Blu Tuesday: Gone Girl and More

Every Tuesday, I review the newest Blu-ray releases and let you know whether they’re worth buying, renting or skipping, along with a breakdown of the included extras. If you see something you like, click on the cover art to purchase the Blu-ray from Amazon, and be sure to share each week’s column on Facebook and Twitter with your friends.

“Gone Girl”

WHAT: When his wife (Rosamund Pike) disappears under mysterious circumstances, Nick Dunne (Ben Affleck) becomes the prime suspect in the investigation. But while the media and townspeople are quick to vilify him, Detective Rhonda Boney (Kim Dickens) senses that something isn’t quite right with the case.

WHY: It’s hard to imagine watching a film like “Gone Girl” having already read the Gillian Flynn novel on which it’s based, because the movie is a strikingly bold and unique murder mystery that hinges on the shock-and-awe nature of its dark, twisted story. You’d be hard-pressed to find a director more suitable for the material than David Fincher, and he handles the he-said/she-said dual narratives with razor-sharp precision. Ben Affleck and Rosamund Pike deliver excellent performances as the two leads (Pike, in particular, is sure to see her career skyrocket as a result), while supporting actors like Carrie Coon, Kim Dickens, and yes, even Tyler Perry, are all perfectly cast in their respective roles. That’s to the credit of Fincher as well, who makes even the strangest casting choices (like Perry and Neil Patrick Harris) seem like no-brainers in hindsight. Though the movie is a bit overlong and the ending feels rushed compared to the slow-burning first act, “Gone Girl” is the kind of the movie that you won’t soon forget. It’s not Fincher’s best work, but it’s an engrossing and clever thriller that will make you want to rush out and read Flynn’s novel the minute it’s over.

EXTRAS: There’s an audio commentary by director David Fincher and an Amazing Amy book titled “Tattle Tale.”

FINAL VERDICT: BUY

“Men, Women & Children”

WHAT: A collection of intersecting stories about the dangers of the internet, including a middle-aged schlub (Adam Sandler) whose wife (Rosemary DeWitt) cheats on him using a dating website; a former star quarterback (Ansel Elgort) who’s coping with his mother’s desertion through an online role-playing game; a high school cheerleader (Olivia Crocicchia) who posts provocative photos to her modeling site; and a mother (Jennifer Garner) so obsessed with keeping her daughter (Kaitlyn Dever) safe that she tracks her online activity.

WHY: “Men, Women & Children” might as well have come with the subtitle, “Or Why the Internet is Really Bad,” because that’s pretty much the message that Jason Reitman is preaching in his latest film, an enjoyable but flawed drama about communication in the digital age. Of course, this isn’t the first time that the topic has been broached before. The little-seen 2012 drama “Disconnect” tackled similar material in its exploration of the muddled lines between reality and identity on the internet, and that film did a better job, partly because it had fewer storylines to juggle. Reitman handles the interconnected narrative remarkably well, but while “Men, Women & Children” has some interesting things to say, it doesn’t reveal anything that most people with a basic knowledge of the internet didn’t already know. Yes, going online can be dangerous, but there are plenty of beneficial things about it as well, and Reitman seems afraid to touch upon those aspects in fear that it will dilute his message. Is it a little heavy-handed and melodramatic as a result? You bet, but there’s enough good in the film – or at least good intentions – that it’s able to hold your interest even when it’s not firing on all cylinders.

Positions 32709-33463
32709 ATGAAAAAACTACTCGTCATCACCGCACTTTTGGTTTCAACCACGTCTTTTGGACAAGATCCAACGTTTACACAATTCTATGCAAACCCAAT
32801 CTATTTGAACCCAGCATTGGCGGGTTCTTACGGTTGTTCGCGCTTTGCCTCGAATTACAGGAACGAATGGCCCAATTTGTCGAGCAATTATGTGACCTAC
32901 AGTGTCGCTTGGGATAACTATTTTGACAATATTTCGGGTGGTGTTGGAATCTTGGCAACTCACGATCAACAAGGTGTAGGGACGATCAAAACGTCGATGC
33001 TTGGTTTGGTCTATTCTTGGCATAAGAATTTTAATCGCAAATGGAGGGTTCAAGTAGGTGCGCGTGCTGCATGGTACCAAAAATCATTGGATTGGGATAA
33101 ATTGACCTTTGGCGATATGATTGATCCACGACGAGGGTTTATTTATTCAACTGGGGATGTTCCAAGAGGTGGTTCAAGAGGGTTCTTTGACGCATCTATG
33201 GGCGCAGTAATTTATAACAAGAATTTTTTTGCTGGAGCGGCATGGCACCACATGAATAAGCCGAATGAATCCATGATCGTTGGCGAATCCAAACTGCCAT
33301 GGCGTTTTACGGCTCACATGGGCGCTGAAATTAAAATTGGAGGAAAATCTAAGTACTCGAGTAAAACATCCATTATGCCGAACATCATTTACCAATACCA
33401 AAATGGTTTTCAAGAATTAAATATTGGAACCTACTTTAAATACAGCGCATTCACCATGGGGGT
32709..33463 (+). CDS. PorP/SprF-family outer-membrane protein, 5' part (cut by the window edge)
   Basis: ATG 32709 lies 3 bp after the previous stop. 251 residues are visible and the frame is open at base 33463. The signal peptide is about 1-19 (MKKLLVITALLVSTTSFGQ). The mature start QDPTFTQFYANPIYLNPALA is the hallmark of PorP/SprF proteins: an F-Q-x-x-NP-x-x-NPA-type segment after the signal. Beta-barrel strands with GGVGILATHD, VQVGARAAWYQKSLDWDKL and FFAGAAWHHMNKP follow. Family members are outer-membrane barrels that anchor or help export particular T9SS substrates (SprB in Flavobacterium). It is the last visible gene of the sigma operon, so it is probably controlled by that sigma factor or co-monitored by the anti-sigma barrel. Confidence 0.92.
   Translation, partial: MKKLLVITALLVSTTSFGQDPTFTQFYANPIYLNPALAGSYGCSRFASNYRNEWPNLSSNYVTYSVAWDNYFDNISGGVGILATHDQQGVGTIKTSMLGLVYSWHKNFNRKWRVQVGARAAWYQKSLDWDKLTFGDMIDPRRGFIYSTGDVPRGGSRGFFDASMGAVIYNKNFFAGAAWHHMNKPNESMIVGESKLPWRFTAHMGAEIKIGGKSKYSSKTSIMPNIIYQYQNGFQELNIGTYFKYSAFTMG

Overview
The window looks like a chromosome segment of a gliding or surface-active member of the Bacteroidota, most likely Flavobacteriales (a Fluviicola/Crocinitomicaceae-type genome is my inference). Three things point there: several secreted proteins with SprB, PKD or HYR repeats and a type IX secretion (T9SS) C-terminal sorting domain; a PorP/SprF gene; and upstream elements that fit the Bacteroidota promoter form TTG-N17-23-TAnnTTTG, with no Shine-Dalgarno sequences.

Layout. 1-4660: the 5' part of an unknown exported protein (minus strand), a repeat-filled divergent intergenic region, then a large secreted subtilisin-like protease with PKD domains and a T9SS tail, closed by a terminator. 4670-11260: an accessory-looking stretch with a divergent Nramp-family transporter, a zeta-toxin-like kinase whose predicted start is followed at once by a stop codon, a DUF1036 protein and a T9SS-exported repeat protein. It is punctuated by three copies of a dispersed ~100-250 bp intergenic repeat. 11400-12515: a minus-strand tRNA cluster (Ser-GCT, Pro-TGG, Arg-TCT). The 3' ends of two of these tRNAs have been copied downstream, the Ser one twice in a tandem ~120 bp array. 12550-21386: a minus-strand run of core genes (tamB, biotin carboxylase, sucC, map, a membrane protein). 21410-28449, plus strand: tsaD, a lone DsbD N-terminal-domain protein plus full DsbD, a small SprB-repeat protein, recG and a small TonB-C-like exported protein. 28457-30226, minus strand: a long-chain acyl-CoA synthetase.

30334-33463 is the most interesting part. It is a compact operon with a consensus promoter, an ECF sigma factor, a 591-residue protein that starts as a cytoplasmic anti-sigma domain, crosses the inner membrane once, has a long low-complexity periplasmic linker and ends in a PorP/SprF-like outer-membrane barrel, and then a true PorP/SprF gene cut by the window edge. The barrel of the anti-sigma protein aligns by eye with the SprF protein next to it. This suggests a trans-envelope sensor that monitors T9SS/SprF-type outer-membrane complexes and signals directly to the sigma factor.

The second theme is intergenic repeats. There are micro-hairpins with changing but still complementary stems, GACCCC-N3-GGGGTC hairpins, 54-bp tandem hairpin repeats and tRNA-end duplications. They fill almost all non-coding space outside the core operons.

EXTRAS: There are five deleted scenes (including an additional storyline), as well as a short behind-the-scenes featurette and interviews with director Jason Reitman and the cast about the effect of technology on our lives.

FINAL VERDICT: RENT

“Revenge of the Green Dragons”

WHAT: Set in New York City during the late 1980s and early 90s, two Chinese immigrants (Justin Chon and Kevin Wu) are pressured into joining the Green Dragons gang, quickly moving up the ranks as the organization gains notoriety within the community.

WHY: With “Infernal Affairs” director Andrew Lau behind the camera, and Martin Scorsese serving as an executive producer, you’d be forgiven for thinking that “Revenge of the Green Dragons” might actually be decent. Instead, it’s a cliché-ridden gangster film posing as a sprawling crime saga that’s plagued by a lack of character development, unintentionally funny dialogue (sample line: “There’s a storm coming, and I don’t know of any umbrella that can keep the city dry.”), and cheesy guitar riffs that, while they certainly belong to the era, only add to the comedy. One of the big selling points of the movie is that it’s supposedly inspired by real-life events, but the historical bits are shoved to the background in favor of the more generic story involving Chon and Wu’s characters. Neither actor is very good, but Harry Shum, Jr. (“Glee”) takes the cake as the gang’s business-minded boss, whose performance comes across like a low-rate Bruce Lee impersonator. Though Ray Liotta’s appearance as the FBI agent investigating the Green Dragons is meant to lend some credibility to the film, it does the complete opposite, while the last-minute twist reeks so bad of desperation that it’s as if Lau is trying to recapture the success of “Infernal Affairs” for American audiences. The only problem is that Scorsese already beat him to the punch.